a concierge's job [besides the obvious]

Sitting in a house with no electricity sure gets you thinking.

Do you know [you, my dear invisibles], that being a concierge in Lebanon, is a pretty tough job? Okay, maybe not as tough as being a maid in a super spoiled and snobby household [notice the three "s"].
But really, think about it. A concierge in Lebanon needs to have good and fast driving skills.
Why, you ask. It's simple.
In a country overflowing with cars [others might call it a car-fest, although it is neither enjoyable nor healthy, and not even close to being a festival], not only is there a constant state of traffic jam, but also the phenomenon of the "one-too-many-cars-per-household." [more like ten-too-many.]
So the concierge's job, besides taking out the trash, and "protecting/guarding" the building, is to park the cars that do not have a space inside the building parking. [that is, if the building has a parking. For another fashionable thing in Lebanon, is the sacrifice of the building's basement to the lucrative benefit of random useless stores.]
The concierge hence, needs not only to possess great visual powers, that will allow him to perceive a parking spot the minute it empties, but also to be quick enough to handle the car and place it carefully in the spot, before any other car sees the spot and snatches it away from him. Otherwise, he will get a plethora keys in his pockets, and another plethora of cars double-parked, waiting for their turn to get a full spot next to the sidewalk. Yes, it's a pretty intricate and stressful task.
Of course, it is only destined to get worse in the foreseeable future, whereby more people will produce more people who will in turn want to buy more apartments and acquire even more cars in buildings with needless stores instead of a parking in the basement.
And let us not begin to talk about the very strategic positions that the new buildings have begun to take. Tiny empty pieces of land, shaped as triangles, circles, trapezoids, hearts, butterflies, gingerbread-men! You name it, and the building will be perfectly designed to fit the space! [I'm not saying it will be perfect, I'm only saying it will fit the space perfectly, and in most cases, it will be unpleasant and suffocating to its surrounding. But who cares, right? The more the merrier.]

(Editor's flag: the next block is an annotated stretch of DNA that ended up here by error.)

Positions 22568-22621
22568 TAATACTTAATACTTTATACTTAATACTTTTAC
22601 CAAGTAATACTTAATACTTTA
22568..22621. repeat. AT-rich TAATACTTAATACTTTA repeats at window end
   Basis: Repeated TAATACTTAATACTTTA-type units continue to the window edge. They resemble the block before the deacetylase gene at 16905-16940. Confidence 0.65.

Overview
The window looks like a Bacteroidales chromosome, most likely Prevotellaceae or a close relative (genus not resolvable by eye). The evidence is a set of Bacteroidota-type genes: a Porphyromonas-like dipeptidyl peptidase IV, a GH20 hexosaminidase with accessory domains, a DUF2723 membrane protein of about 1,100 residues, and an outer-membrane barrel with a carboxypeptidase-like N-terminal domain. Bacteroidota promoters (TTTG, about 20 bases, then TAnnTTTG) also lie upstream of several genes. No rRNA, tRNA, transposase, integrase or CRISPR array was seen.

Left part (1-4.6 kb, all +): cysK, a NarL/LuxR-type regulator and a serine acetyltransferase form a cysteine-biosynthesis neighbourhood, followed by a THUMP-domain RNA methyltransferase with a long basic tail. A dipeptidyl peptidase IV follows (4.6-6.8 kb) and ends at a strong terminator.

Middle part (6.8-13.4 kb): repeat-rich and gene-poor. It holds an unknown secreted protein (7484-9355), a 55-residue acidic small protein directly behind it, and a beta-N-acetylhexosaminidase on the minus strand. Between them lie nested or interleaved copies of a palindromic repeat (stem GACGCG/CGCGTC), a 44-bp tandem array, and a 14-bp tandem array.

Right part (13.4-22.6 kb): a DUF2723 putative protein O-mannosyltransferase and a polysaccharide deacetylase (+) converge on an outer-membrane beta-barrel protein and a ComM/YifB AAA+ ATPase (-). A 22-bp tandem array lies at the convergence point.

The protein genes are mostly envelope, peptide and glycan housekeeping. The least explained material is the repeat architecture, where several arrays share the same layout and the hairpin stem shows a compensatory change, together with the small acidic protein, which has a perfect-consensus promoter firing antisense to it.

Going back to our previous point, poor concierge.

Another task of his, is that of turning the electricity generator on, when the original electric currant gets cut off. Since this is also a recurring phenomenon, with the fortunate quality of coming in a patterned schedule, the concierge is encouraged to memorize the pattern and to be ready to switch between the two electricity generators as efficiently as possible. [excuse my lack of proper scientific words, I'm no engineer]. All of this, so that he could avoid the complaints raining on him from each and every floor, and sometimes from the elevators.
And he has to prepare himself to the constant buzzing from the housewives/maids who will overuse the small electric current of the secondary generator, by turning on the microwave, the iron, the toaster and the hair-dryer, and in summer, the air conditioner. All at once.

Until I remember what other assiduous jobs a concierge has to do, I leave you.

Takata Takata (voilà les dalton.)
Sarette.

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